A panda is sitting in a bar, polishing off his dinner. He pulls out a gun, fires a shot in the air, and heads toward the exit. A stunned waiter demands an explanation. The panda pauses at the door and tosses the waiter a badly punctuated wildlife manual. “I’m a panda—look it up.” The waiter turns to the appropriate entry: “Panda. Large black-and-white bear-like mammal, native to China. Eats, shoots and leaves.” 
Beware the missing Oxford comma!
That was the lesson of a recent decision by the First Circuit Court of Appeals, which held that the omission of an Oxford comma in a Maine employment statute created an ambiguity that must be resolved in favor of dairy delivery drivers. For want of a comma, the dairy is out $10 million.
The Maine overtime statute states that an employer cannot force an employee to work more than 40 hours a week unless the employee is compensated 1½ times his or her regular hourly rate for work performed in excess of 40 hours. Certain categories of workers, however, are excluded, including employees who fall within Exemption F:
The canning, processing, preserving, freezing, drying, marketing, storing, packing for shipment or distribution of:
(1) Agricultural produce;
(2) Meat and fish products; and
(3) Perishable foods.
26 M.R.S.A. § 664(3)(F). At issue was whether dairy drivers, who do not typically pack perishable foods, but instead simply transport them, fall within the above overtime exemption. The dairy drivers successfully argued they do not.
The holding hinged on the meaning of “packing for shipment or distribution”—more specifically, how to interpret this clause when there was no comma preceding the words “or distribution.” With the comma, they likely would have lost. Without it—taking into account interpretative aids, the law’s purpose and legislative history, statutory construction, and non-binding case law from the Maine Superior Court—the court reasoned, Exemption F was at best ambiguous. The dairy drivers were therefore entitled to overtime.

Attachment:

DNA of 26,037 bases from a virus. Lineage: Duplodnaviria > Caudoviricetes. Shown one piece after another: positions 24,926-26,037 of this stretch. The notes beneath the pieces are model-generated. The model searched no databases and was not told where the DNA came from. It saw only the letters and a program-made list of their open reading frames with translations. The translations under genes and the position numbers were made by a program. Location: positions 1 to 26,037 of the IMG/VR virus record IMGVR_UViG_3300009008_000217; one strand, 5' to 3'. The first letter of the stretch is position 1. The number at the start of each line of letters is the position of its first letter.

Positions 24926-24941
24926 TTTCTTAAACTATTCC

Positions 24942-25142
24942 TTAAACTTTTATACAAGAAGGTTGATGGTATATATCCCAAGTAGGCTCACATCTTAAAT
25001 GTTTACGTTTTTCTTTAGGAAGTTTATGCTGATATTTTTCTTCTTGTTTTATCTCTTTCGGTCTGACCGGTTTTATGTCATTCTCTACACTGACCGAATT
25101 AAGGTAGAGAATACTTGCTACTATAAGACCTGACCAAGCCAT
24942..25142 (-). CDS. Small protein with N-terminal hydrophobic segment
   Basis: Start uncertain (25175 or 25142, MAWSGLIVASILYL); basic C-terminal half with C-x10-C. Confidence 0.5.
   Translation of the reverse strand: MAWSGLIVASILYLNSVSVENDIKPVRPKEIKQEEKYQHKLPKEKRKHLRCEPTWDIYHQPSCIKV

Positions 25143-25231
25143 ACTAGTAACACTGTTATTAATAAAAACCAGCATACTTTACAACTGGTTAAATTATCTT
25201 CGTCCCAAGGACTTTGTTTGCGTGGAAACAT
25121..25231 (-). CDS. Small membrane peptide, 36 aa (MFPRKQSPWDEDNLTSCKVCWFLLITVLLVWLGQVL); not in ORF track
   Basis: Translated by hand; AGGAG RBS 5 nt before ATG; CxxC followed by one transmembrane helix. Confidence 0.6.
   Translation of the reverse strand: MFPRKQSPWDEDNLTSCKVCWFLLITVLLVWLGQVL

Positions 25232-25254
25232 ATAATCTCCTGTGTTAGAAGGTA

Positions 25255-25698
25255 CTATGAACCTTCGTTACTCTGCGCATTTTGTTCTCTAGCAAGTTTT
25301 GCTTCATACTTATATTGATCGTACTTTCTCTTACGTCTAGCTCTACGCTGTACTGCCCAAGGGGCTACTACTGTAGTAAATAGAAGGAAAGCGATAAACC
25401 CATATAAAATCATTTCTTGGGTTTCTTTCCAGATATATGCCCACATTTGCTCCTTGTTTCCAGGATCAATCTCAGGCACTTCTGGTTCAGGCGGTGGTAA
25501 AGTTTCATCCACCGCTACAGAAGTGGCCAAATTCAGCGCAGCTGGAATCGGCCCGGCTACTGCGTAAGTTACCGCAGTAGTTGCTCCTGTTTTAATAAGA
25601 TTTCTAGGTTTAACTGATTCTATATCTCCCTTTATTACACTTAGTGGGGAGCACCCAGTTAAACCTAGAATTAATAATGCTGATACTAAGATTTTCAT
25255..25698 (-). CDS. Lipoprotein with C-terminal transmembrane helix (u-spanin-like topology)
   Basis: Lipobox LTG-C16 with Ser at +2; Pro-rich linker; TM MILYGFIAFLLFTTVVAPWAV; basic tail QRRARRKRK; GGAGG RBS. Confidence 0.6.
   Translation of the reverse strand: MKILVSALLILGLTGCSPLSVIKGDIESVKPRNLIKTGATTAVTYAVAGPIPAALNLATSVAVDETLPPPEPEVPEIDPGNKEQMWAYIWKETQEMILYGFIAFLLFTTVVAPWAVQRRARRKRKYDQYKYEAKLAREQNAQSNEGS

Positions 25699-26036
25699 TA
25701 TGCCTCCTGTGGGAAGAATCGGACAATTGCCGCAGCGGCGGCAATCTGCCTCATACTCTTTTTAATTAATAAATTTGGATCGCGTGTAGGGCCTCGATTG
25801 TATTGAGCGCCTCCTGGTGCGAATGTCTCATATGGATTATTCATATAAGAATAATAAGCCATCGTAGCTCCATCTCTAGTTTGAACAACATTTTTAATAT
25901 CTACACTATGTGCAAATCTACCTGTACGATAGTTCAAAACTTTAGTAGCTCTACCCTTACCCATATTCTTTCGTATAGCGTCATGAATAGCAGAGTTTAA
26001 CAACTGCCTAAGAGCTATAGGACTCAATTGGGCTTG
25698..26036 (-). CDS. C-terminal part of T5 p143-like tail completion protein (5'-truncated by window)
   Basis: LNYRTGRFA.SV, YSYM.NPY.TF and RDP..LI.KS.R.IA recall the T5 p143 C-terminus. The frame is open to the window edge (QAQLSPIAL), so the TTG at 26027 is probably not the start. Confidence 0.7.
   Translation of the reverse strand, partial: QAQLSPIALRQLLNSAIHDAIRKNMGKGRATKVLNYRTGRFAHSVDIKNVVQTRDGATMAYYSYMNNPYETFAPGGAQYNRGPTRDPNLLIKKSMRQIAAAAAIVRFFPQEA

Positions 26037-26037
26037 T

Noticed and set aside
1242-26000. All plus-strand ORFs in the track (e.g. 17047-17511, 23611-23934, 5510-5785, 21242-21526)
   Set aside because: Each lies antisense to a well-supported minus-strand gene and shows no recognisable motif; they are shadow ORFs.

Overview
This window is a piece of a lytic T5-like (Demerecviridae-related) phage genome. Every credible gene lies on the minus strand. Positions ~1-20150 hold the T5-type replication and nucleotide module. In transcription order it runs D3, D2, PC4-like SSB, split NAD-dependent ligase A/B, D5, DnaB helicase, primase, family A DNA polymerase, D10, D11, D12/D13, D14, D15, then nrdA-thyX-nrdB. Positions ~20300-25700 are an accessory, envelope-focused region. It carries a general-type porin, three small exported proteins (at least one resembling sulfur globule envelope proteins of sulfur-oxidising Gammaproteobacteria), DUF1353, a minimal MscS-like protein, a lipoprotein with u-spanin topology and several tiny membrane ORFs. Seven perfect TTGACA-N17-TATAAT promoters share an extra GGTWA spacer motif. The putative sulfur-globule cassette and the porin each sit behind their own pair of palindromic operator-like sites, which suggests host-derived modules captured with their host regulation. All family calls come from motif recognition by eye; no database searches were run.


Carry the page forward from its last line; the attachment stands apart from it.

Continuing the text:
To an insurance coverage attorney, this opinion is not revolutionary, but is rather further confirmation of general insurance policy interpretation principles. Clear and unambiguous terms in an insurance policy are given their plain and ordinary meaning. If, however, an ambiguity exists, such that the language is susceptible of more than one reasonable interpretation, the court must look to the intention of the parties and the policy should be interpreted in favor of the policyholder. Exclusions must be narrowly construed, and the insurer bears the burden to show that the exclusion is clear and unmistakable, subject to no other reasonable interpretation, and applicable to the facts presented in the case at issue. The First Circuit applied these same principles when analyzing Maine’s overtime statute.
In a recent insurance case our firm handled, Lion Oil Company v. National Union Fire Insurance Company of Pittsburgh, PA, the structure and use of clarifying punctuation in the policy resulted in the insurer’s liability for “service interruption coverage” when an oil refinery’s crude oil supply line burst, leading to large contingent business interruption losses for the refinery. In that case, a federal district court acknowledged that the service interruption coverage part was ambiguous as written and found in favor of coverage.
Whether you’re a coverage nerd like us, or just a grammar enthusiast, do not underestimate the power of an Oxford comma. Without it, invitations like “I’m starving, let’s eat Grandma” could be extremely hazardous.
 Based on an old joke and the basis for Lynn Truss’ book, Eats, Shoots & Leaves: The Zero Tolerance Approach to Punctuation.